It has been another rough few weeks for CBD companies. Over the last few months we’ve seen a major uptick in class action lawsuit filings and regulatory warnings aimed at CBD brands and the last two weeks have been no different.

On November 25, the U.S. Food and Drug Administration (FDA) issued warning letters to 15 CBD companies for “illegally selling products containing cannabidiol (CBD) in ways that violate the Federal Food, Drug, and Cosmetic Act (FD&C Act).” In addition, two other CBD brands have been on the receiving end of new class action lawsuit filings – both in the U.S. District Court for the Central District of California.

The California suits have separately named Infinite Products Co. and Charlotte’s Web Holdings as defendants in two proposed class actions. Both suits allege similar causes of action against the companies, specifically, that the companies are marketing and selling their CBD-containing products in violation of federal regulations. The Charlotte’s Web suit alleges that the product purchased by the plaintiff in the case was illegally marketed as a dietary supplement while the suit against Infinite Products alleges that the company’s products are misleadingly labeled and illegal to sell because they are misbranded as drugs useful in the treatment of diseases like hepatitis, cancer and Tourette’s syndrome.

In the news release related to the warning letters (Infinite Products received a warning letter while Charlotte’s web did not), the FDA cites a number of issues with the marketing and sale of CBD products in interstate commerce that CBD brands should note, including:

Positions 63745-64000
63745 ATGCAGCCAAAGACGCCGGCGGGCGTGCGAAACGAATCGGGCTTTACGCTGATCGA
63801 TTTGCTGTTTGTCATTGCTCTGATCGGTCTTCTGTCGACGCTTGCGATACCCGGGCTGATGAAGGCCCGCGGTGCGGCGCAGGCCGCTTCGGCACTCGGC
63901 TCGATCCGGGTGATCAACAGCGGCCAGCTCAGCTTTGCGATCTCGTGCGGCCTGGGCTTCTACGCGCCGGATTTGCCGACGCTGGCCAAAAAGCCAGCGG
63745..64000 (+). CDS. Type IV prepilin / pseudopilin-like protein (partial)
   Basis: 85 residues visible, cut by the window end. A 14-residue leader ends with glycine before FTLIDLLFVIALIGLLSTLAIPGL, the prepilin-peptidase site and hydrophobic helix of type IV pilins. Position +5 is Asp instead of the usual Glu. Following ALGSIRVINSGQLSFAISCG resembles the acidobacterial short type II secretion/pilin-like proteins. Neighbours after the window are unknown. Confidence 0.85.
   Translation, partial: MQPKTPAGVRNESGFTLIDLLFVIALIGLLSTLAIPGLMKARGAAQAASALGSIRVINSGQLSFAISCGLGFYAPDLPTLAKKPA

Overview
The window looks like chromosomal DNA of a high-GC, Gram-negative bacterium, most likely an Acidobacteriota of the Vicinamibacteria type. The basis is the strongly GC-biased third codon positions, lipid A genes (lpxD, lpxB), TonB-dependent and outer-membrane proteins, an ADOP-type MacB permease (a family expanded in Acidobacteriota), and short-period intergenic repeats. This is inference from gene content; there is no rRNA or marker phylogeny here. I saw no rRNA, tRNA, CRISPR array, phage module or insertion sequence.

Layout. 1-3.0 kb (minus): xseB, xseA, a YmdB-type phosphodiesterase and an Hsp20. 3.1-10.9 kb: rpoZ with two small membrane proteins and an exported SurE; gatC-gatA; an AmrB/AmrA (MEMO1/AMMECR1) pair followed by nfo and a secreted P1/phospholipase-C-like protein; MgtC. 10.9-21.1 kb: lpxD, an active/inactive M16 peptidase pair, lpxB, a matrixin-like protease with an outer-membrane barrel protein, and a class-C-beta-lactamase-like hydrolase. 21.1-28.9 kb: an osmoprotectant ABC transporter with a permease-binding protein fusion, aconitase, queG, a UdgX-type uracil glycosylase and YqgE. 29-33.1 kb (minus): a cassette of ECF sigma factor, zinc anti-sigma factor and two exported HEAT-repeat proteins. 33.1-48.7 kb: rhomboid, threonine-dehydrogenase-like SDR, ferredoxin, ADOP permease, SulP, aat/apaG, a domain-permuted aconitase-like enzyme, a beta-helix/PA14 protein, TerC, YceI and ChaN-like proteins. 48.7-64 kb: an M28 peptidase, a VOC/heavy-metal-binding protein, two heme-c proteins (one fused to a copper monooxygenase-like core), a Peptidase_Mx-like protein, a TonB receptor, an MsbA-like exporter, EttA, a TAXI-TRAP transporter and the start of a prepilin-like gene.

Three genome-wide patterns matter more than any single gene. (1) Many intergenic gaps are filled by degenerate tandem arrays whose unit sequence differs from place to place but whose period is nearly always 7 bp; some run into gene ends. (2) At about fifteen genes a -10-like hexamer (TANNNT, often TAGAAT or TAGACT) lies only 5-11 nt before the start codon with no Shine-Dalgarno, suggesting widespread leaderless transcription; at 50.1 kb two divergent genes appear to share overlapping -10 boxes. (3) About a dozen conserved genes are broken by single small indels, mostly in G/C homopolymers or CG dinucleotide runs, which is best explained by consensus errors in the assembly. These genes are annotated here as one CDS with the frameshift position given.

• Some of the products are marketed for infants and children – a vulnerable population that may be at greater risk for adverse reactions due to differences in the ability to absorb, metabolize, distribute or excrete a substance such as CBD.
  • Some of the products are foods to which CBD has been added. Under the FD&C Act, it is illegal to introduce into interstate commerce any human or animal food to which certain drug ingredients, such as CBD, have been added. In addition, the FDA is not aware of any basis to conclude that CBD is GRAS among qualified experts for its use in human or animal food. There also is no food additive regulation which authorizes the use of CBD as an ingredient in human food or animal food, and the agency is not aware of any other exemption from the food additive definition that would apply to CBD. CBD is therefore an unapproved food additive, and its use in human or animal food violates the FD&C Act for reasons that are independent of its status as a drug ingredient.
  • Some of the products are marketed as dietary supplements. However, CBD products cannot be dietary supplements because they do not meet the definition of a dietary supplement under the FD&C Act.
  • One product outlined in a warning letter to Apex Hemp Oil LLC is intended for food-producing animals. The agency remains concerned about the safety of human food products (e.g. meat, milk, and eggs) from animals that consume CBD, as there is a lack of data establishing safe CBD residue levels.

The FDA also took the opportunity afforded by the issuance of the warning letters to remark in its news release that “it cannot conclude that CBD is generally recognized as safe (GRAS) among qualified experts for its use in human or animal food.”

As the FDA continues to wrestle with the regulation of CBD, companies operating in the sector will continue to face uncertainty and see new legal exposures, both from the government and the private sector (most likely in the form of additional class action suits). The same warnings we’ve issued to CBD brands previously still apply—be particularly wary of labeling and marketing requirements and especially avoid claims related to the treatment or cure of any diseases.